The diameters of the five bearings on each shaft were initially turned to .2170" since that was the diameter of the test rod that turned freely in all three cam boxes. The bearings had to be polished down to .2155", however, in order to duplicate the results with the test rod. The .0015" difference is the effective increase in the shaft's diameter created by the TIR's of the five bearings. The run out of my 5C collet and chuck combination happens to be .0015". With no attempt to limit the TIR of each bearing during its machining, I could have reasonably expected an increase in each shaft's effective diameter equal to the rms sum of five .0015" TIR's which works out to be .0034". Although I hoped using the reference grooves would have prevented any run out, they did seem to help out by a factor of two or so. - Terry

341.JPG
342.JPG
343.JPG
344.JPG
345.JPG
346.JPG
347.JPG
348.JPG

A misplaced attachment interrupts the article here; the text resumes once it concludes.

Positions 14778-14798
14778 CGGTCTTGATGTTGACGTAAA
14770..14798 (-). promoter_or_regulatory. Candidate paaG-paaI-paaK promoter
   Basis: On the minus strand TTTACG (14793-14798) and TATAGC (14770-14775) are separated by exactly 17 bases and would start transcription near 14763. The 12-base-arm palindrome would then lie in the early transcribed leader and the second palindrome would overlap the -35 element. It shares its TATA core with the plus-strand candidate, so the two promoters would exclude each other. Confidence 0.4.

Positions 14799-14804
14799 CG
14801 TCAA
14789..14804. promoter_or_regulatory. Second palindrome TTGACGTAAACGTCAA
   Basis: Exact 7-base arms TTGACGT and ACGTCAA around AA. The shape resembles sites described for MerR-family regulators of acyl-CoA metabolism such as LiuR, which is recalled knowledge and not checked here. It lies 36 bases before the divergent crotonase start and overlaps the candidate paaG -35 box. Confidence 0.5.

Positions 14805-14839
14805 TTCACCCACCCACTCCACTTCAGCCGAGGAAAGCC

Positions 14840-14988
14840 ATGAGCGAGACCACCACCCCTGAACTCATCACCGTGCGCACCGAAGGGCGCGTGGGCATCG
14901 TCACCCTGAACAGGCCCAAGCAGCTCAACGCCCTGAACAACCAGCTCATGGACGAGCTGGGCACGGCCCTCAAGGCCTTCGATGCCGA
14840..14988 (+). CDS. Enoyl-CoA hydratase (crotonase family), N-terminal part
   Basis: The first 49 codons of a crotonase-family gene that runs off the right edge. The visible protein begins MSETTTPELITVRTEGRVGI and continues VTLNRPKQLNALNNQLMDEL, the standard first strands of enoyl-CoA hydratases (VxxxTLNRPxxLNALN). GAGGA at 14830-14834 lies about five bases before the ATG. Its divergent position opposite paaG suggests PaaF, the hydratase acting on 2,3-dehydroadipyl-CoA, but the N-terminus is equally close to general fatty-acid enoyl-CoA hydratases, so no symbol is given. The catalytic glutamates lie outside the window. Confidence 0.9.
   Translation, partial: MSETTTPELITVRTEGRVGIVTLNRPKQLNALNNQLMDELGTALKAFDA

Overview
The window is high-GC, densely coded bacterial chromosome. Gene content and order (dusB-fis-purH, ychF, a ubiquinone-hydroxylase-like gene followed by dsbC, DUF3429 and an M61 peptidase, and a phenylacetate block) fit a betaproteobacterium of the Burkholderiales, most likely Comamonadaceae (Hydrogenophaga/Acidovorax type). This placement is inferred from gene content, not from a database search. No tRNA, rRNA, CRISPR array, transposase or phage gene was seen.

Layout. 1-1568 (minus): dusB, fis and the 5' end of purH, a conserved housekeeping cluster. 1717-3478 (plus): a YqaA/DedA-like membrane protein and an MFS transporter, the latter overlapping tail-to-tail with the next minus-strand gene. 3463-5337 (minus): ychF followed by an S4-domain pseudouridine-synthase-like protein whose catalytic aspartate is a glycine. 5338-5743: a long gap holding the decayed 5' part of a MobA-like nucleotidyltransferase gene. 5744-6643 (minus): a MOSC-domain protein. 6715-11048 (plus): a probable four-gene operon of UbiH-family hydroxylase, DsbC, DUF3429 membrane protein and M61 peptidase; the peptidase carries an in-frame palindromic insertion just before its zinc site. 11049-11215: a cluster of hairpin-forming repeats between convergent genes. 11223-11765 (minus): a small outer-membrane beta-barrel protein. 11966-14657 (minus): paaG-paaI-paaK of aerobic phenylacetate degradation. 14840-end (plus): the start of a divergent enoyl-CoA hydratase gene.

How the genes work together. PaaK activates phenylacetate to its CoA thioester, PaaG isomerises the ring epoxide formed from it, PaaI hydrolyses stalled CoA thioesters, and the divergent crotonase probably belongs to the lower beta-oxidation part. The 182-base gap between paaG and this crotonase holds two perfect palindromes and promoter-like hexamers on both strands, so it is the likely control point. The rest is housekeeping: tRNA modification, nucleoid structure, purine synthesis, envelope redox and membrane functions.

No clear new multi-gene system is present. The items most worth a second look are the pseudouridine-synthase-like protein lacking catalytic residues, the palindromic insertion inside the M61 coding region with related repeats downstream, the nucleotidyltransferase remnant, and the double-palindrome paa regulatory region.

349.JPG
350.JPG
 

tornitore45

Well-Known Member
HMEM Lifetime Supporter
Joined
Jan 17, 2009
Messages
895
Reaction score
153
4 hole in the flange 8 holes in the gear Why? 45* adjustment?

I bet drilling 3/32 hole through a total of 28" of material was a teeth clenching business
 

kvom

Administrator
Staff member
Administrator
Global Moderator
Joined
Jun 4, 2008
Messages
3,177
Reaction score
593
I'm surprised you didn't thread mill those threads. Is there a reason you couldn't modify the plan to use a more common thread?
 

mayhugh1

Project of the Month Winner!!!
Project of the Month Winner
HMEM Supporter
Joined
Oct 24, 2007
Messages
957
Reaction score
2,815
Location
Central Texas
Kvom,
I think the reason the 7/32-40 was specified was that its major diameter happens to correspond to the already being used .218" diameter of the camshaft. I'm not sure about your question about thread milling. Since the parts were being turned in the lathe, I just threaded them in the lathe as well.

Mauro,
The text explains the vernier created by the two different hole patterns.
 

L98fiero

Member
Joined
Oct 18, 2013
Messages
24
Reaction score
10
Machining started at the gear end of each blank where I immediately ran into a requirement for a 7/32-40 thread. Although taps and dies are available for this rather uncommon UNS thread, I couldn't find information on its major and minor diameters.
Here's an online calculator for pretty much any parallel UN thread UN imperial screw thread calculator Should help next time.
LaVerne
 
2

Latest posts

Top